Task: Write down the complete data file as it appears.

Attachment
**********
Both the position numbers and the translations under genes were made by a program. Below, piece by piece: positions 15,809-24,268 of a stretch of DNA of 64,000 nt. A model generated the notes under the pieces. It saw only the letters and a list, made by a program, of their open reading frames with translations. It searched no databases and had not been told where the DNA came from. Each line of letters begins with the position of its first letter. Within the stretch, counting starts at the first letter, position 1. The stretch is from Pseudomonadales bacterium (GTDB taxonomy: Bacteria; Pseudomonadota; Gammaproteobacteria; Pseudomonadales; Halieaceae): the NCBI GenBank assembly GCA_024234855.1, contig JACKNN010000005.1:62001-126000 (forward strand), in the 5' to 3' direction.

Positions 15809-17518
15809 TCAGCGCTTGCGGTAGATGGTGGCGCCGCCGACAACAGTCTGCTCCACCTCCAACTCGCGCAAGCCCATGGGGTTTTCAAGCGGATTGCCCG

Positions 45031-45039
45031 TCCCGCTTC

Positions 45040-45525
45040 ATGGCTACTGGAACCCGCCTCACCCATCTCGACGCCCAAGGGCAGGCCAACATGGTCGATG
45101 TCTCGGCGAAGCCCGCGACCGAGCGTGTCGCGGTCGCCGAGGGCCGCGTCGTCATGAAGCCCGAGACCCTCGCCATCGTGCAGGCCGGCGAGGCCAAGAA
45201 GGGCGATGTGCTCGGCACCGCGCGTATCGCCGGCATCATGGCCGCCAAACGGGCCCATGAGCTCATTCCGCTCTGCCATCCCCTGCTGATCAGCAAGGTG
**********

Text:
Both the position numbers and the translations under genes were made by a program. Below, piece by piece: positions 15,809-24,268 of a stretch of DNA of 64,000 nt. A model generated the notes under the pieces. It saw only the letters and a list, made by a program, of their open reading frames with translations. It searched no databases and had not been told where the DNA came from. Each line of letters begins with the position of its first letter. Within the stretch, counting starts at the first letter, position 1. The stretch is from Pseudomonadales bacterium (GTDB taxonomy: Bacteria; Pseudomonadota; Gammaproteobacteria; Pseudomonadales; Halieaceae): the NCBI GenBank assembly GCA_024234855.1, contig JACKNN010000005.1:62001-126000 (forward strand), in the 5' to 3' direction.

Positions 15809-17518
15809 TCAGCGCTTGCGGTAGATGGTGGCGCCGCCGACAACAGTCTGCTCCACCTCCAACTCGCGCAAGCCCATGGGGTTTTCAAGCGGATTGCCCG

Positions 45031-45039
45031 TCCCGCTTC

Positions 45040-45525
45040 ATGGCTACTGGAACCCGCCTCACCCATCTCGACGCCCAAGGGCAGGCCAACATGGTCGATG
45101 TCTCGGCGAAGCCCGCGACCGAGCGTGTCGCGGTCGCCGAGGGCCGCGTCGTCATGAAGCCCGAGACCCTCGCCATCGTGCAGGCCGGCGAGGCCAAGAA
45201 GGGCGATGTGCTCGGCACCGCGCGTATCGCCGGCATCATGGCCGCCAAACGGGCCCATGAGCTCATTCCGCTCTGCCATCCCCTGCTGATCAGCAAGGTG